My trip to Tanzania was an unforgettable experience of contrasts and differences. The people we met were so welcoming that I felt a connection with them almost immediately. The children have an insatiable appetite for learning and are very knowledgeable despite the fact that they don’t own textbooks for school. The local government officials (with whom we met) were obviously reactive rather than proactive and had an attitude of complacency. Consequently, the infrastructure is undeveloped resulting in limited access to clean water, unpaved roads that are almost impassable because of ruts and boulders, a non-existent landline phone system that, among other things, minimizes the effectiveness of any emergency response system that may exist.
The poverty is so extreme and widespread that it is difficult for me to comprehend how people can live that way. The one room huts that dot the roadside at great distances from each other don’t have running water or electricity. The people have to walk long distances to find wood for the stove and water for cooking, bathing and laundry. The only available water often times is dirty and contaminated so it must be boiled before use. The physical labor is assigned to the females and they seemingly assume the role without argument. They walk home carrying five gallon jugs of water or 40 pound bags of grain on their heads because there is no other means of transportation. It’s a very hard life. I don’t know how they continue to hope and cope.
There are people within the community who are educated and aspire to a better way of life for themselves, for the children and for the future of the country. There are civic and social organizations that are making a difference in the lives of the less fortunate, such as the disabled, children orphaned by HIV/AIDS and women and children who have been diagnosed as HIV positive. Many of these organizations receive funding from NGOs in other parts of the world. For example, one of our partner organizations, UMABU, receives financial support from Terre des Hommes, an organization headquartered in Geneva, Switzerland.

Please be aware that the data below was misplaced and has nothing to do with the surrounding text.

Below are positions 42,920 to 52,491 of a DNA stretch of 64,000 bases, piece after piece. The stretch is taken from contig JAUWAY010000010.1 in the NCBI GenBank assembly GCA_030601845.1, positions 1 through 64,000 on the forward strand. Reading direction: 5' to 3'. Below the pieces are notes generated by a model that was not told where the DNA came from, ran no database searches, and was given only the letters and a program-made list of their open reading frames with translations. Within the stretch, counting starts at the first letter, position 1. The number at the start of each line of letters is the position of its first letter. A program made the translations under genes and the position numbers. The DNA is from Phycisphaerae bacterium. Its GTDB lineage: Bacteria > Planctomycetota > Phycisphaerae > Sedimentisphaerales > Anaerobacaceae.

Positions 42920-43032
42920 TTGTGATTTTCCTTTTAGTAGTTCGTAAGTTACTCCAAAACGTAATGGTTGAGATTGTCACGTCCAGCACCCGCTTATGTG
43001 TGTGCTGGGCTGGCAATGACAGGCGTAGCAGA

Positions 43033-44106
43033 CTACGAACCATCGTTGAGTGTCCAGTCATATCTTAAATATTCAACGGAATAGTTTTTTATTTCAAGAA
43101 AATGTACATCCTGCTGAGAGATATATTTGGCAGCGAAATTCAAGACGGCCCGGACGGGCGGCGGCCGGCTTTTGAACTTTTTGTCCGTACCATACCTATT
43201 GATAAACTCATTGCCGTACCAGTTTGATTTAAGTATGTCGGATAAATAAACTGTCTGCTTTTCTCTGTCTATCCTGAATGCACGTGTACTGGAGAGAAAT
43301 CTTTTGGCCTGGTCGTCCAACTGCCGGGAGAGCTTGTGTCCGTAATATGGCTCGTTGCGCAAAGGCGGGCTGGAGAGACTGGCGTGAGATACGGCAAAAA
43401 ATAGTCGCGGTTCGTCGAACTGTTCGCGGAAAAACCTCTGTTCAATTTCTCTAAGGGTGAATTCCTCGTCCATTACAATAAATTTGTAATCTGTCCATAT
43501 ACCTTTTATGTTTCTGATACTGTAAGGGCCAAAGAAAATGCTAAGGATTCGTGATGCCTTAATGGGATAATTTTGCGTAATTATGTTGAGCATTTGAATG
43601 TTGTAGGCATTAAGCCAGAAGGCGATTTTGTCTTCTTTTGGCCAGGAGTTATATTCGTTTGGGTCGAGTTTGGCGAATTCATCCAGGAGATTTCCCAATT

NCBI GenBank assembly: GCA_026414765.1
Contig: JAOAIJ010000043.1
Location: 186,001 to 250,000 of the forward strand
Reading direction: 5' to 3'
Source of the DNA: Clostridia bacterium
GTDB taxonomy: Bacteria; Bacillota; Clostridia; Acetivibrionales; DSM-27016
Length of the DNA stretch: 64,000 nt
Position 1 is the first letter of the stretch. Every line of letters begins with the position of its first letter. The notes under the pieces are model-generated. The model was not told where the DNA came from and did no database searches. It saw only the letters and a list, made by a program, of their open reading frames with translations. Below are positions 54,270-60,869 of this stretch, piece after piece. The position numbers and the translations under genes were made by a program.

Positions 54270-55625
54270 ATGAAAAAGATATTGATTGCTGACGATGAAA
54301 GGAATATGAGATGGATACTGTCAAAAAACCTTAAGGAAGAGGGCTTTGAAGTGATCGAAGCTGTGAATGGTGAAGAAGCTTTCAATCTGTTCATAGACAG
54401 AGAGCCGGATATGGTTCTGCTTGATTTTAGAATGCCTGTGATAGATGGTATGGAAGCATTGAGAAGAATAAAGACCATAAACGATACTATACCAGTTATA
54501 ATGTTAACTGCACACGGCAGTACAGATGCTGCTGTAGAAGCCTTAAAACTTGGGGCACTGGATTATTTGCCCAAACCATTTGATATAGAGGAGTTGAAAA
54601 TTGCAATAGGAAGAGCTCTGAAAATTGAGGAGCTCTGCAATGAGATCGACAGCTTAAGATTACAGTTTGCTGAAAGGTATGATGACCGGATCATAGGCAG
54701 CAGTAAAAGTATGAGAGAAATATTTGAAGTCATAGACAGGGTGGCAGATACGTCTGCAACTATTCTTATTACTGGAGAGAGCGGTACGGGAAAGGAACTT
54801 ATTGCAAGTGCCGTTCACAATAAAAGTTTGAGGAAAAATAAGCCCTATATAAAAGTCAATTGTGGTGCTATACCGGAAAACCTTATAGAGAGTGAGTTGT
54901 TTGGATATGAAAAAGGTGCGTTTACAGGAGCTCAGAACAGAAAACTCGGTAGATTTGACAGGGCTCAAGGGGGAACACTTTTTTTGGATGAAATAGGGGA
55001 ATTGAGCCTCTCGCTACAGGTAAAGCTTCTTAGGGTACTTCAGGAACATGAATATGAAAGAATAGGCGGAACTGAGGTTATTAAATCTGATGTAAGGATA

The group of people with whom we (Tanzania Development Support) partner have a clear perspective of what they must do to improve their plight in life. They recognize that education of the children, particularly the girls, is critical to a promising future for all. They are educated and have an unshakable determination to do what needs to be done to change. I was particularly impressed by the women teachers at the school who told me that they must teach the girls to respect themselves and believe that they deserve a life that is far better than fetching wood and water.
While I was there I noted that social behavior was often dictated by cultural beliefs and traditions but I wasn’t there long enough to learn what these beliefs are. Next time I go I hope to get a better understanding of the cultural influences.
I can’t find the words to describe the gentleness and kindness of the people we met. The beauty is in their hearts and souls and is reflected in their eyes and smiles. The smiles are wide white grins that light up their faces and connected to my soul. That’s the picture that comes to mind when I reflect on the experience.
TDS Board Member and 2011 Volunteer Trip Member